Is that healthy for the USA?  Gordon Gekko would say yes, but rational, normal people would have to say no.  Thinking about all the changes that have occurred in our economy - global outsourcing, offshoring, tech deployment in place of human capital - and it's clear that we've been one of the most aggressive developed countries in those areas, and that's left our labor force with a much smaller share of our GDP, and likely has widened the gap between the "haves" and "have nots".

Note - I'm a moderate republican.  I'm not hating on the fact that America has less regulation than other countries - but - this type of change related to Labor Share of GDP has consequences for any economy/society over time.  You can't ignore that and it's worth being educated about the differences.

So America has a salary cap of sorts - call Labor's Share of GDP.  It's not a hard cap, it's been falling for a time and when you think about it from a sports perspective, it basically means this - in America, a higher percentage of the money in the economy goes to owners of capital rather than employees.

By the way, if you're wondering what labor's share of revenue (salary cap) is for American professional sports, a quick scan shows 47% in the NFL and 53% in the NBA.  Major League Baseball doesn't have a salary cap.

Mommas, don't let your babies grow up to be Cowboys - or unskilled labor.


GUY TO GUY HUGS AT WORK: Let's Agree To Get Our #### Together...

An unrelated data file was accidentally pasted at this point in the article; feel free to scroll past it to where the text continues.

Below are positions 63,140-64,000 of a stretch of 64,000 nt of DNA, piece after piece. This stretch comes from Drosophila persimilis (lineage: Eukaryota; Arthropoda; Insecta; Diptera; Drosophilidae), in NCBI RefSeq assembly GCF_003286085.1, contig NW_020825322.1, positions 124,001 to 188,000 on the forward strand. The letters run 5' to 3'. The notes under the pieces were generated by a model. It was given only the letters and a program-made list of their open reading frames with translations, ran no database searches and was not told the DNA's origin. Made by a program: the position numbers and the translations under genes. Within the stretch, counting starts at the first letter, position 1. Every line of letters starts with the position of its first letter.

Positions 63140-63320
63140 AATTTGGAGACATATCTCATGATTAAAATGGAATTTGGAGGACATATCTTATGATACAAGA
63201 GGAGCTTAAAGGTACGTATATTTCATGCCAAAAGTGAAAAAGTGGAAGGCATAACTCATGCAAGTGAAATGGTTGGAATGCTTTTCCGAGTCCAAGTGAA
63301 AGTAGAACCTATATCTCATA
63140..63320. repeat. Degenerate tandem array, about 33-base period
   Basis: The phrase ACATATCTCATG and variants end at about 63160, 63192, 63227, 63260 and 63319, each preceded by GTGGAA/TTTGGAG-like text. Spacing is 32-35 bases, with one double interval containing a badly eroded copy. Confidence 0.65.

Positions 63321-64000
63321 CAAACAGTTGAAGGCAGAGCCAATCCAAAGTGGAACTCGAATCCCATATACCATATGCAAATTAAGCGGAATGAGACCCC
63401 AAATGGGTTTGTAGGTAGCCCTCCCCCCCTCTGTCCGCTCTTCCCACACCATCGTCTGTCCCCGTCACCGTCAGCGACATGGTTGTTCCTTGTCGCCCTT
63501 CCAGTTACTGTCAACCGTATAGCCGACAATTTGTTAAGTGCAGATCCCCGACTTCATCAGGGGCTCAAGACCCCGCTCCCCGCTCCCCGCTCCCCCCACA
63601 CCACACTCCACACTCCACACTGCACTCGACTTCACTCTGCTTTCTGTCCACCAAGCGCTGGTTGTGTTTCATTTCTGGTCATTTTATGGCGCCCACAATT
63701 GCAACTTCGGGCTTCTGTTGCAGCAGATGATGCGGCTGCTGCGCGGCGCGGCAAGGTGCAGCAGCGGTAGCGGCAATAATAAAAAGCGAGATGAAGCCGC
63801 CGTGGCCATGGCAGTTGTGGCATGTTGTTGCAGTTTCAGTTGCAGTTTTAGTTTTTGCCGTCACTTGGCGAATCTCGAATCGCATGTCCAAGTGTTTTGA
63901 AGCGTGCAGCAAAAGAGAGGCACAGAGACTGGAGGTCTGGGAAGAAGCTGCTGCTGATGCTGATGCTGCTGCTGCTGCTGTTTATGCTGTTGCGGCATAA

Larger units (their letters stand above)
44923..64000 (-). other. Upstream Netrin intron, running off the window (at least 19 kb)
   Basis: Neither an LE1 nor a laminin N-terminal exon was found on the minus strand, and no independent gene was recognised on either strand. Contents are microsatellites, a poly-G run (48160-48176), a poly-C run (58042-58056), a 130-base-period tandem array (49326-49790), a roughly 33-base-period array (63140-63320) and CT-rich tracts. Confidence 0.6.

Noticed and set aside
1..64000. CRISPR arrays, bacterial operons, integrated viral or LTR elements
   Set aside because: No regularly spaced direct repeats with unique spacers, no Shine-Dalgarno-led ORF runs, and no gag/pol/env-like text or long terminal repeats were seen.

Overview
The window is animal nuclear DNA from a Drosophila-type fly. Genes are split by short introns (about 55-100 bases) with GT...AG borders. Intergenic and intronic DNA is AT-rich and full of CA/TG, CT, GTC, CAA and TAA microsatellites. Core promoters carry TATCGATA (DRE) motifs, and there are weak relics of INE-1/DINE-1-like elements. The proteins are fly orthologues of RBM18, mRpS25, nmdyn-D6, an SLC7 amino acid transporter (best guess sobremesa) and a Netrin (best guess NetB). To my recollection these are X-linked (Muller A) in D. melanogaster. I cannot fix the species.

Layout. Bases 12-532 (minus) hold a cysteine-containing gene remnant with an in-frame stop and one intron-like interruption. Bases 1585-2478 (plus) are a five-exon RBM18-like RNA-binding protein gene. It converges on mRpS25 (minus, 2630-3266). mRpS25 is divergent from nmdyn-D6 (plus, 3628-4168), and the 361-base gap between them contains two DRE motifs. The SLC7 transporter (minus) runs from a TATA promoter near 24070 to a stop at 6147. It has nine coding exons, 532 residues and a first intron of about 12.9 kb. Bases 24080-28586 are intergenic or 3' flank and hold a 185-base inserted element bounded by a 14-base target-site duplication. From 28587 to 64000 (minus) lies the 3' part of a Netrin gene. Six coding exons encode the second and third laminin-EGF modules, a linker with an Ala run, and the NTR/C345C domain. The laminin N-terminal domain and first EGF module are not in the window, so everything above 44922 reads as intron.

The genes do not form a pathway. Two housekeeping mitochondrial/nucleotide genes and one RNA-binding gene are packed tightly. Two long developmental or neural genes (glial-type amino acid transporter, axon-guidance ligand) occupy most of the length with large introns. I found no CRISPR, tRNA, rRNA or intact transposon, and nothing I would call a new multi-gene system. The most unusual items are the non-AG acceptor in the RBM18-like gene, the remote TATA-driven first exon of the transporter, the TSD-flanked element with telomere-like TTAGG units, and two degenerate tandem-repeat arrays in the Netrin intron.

My best friend Tim Sackett is an expert on workplace hugging. 

Tim even incorporates hugging into his speaking appearances.  When you go to watch him speak, get ready for what I like to call the “Tim Sackett package”.  He starts by announcing himself as the world’s leading authority on workplace hugging, shows a picture of him and his dog Scout (with Scout licking his face), then invites an audience member up to show what a warm workplace hug looks like with with a willing partner (which is usually a woman, because guys don't want to hug).

As an expert in workplace hugging, Tim's next chapter should be to save the world from bad guy-to-guy hugs.  If he agreed to do this, he would be the hero we need in a broken world.

When you greet a guy professionally - as a guy - you've got two choices:

--Standard handshake.  Hard to go wrong there.

--Man to Man business hug.  Hold up.  This ###* is broken in today's workplace.  How many disjointed attempts at this have you seen in the workplace?  I've seen a lot.  The worst usually involves white guys.  But regardless of the Title 7 combos you throw into a man-to-man hug, the most important thing is that both parties know how it's going to go down.

If both parties don't know the rules of a man-to-man hug, one of the those parties is going to get awkward - like they're trying to get down to the latest Migos (shoutout to the ATL) cut at CPA convention.  Which begs the question about how Migos ever ended up on a playlist involving CPAs.  But I digress.

THERE ARE RULES TO PARTICIPATING AND EXECUTING A MAN-HUG IN A PROFESSIONAL SETTING. 

It's OK.  Here we go:

1--Start with a Soul Shake.

2--Move Soul Shake in and up to your front right shoulder.  (Note - your right shoulder should be across from your target's right shoulder and now almost touching your partners shoulder, but your soul shake is in the way)

3--Now that you're in side hugging position, give a light back slap with free left hand.

4--Release within 1-2 seconds.

5--Proceed with meeting on the Berkowitz Project.

It's in the manual people.  Let's get our #### together on this and stop looking uncomfortable.

UPDATE - My Twitter friend Vadim Liberman reminds me to expect different hugs from gay men.  Good point, see his advice here and here.  My experience tells me a hug between and gay and straight man goes better than most between two straight guys, if only because one party is at ease and knows how he wants to hug.